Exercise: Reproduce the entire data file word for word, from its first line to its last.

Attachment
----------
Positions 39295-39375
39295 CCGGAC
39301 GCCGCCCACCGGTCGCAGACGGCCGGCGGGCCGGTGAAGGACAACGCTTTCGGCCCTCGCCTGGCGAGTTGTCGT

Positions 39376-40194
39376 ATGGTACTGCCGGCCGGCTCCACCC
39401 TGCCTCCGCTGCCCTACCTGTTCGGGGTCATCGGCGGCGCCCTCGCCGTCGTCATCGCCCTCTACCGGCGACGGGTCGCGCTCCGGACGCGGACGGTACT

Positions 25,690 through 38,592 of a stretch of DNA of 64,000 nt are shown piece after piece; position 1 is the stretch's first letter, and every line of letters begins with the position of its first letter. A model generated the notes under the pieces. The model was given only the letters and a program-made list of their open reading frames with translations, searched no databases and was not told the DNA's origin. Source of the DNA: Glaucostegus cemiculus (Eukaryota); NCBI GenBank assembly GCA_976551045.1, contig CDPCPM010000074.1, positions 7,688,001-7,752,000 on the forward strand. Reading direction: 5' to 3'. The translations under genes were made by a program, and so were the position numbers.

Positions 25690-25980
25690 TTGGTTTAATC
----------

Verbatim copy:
Positions 39295-39375
39295 CCGGAC
39301 GCCGCCCACCGGTCGCAGACGGCCGGCGGGCCGGTGAAGGACAACGCTTTCGGCCCTCGCCTGGCGAGTTGTCGT

Positions 39376-40194
39376 ATGGTACTGCCGGCCGGCTCCACCC
39401 TGCCTCCGCTGCCCTACCTGTTCGGGGTCATCGGCGGCGCCCTCGCCGTCGTCATCGCCCTCTACCGGCGACGGGTCGCGCTCCGGACGCGGACGGTACT

Positions 25,690 through 38,592 of a stretch of DNA of 64,000 nt are shown piece after piece; position 1 is the stretch's first letter, and every line of letters begins with the position of its first letter. A model generated the notes under the pieces. The model was given only the letters and a program-made list of their open reading frames with translations, searched no databases and was not told the DNA's origin. Source of the DNA: Glaucostegus cemiculus (Eukaryota); NCBI GenBank assembly GCA_976551045.1, contig CDPCPM010000074.1, positions 7,688,001-7,752,000 on the forward strand. Reading direction: 5' to 3'. The translations under genes were made by a program, and so were the position numbers.

Positions 25690-25980
25690 TTGGTTTAATC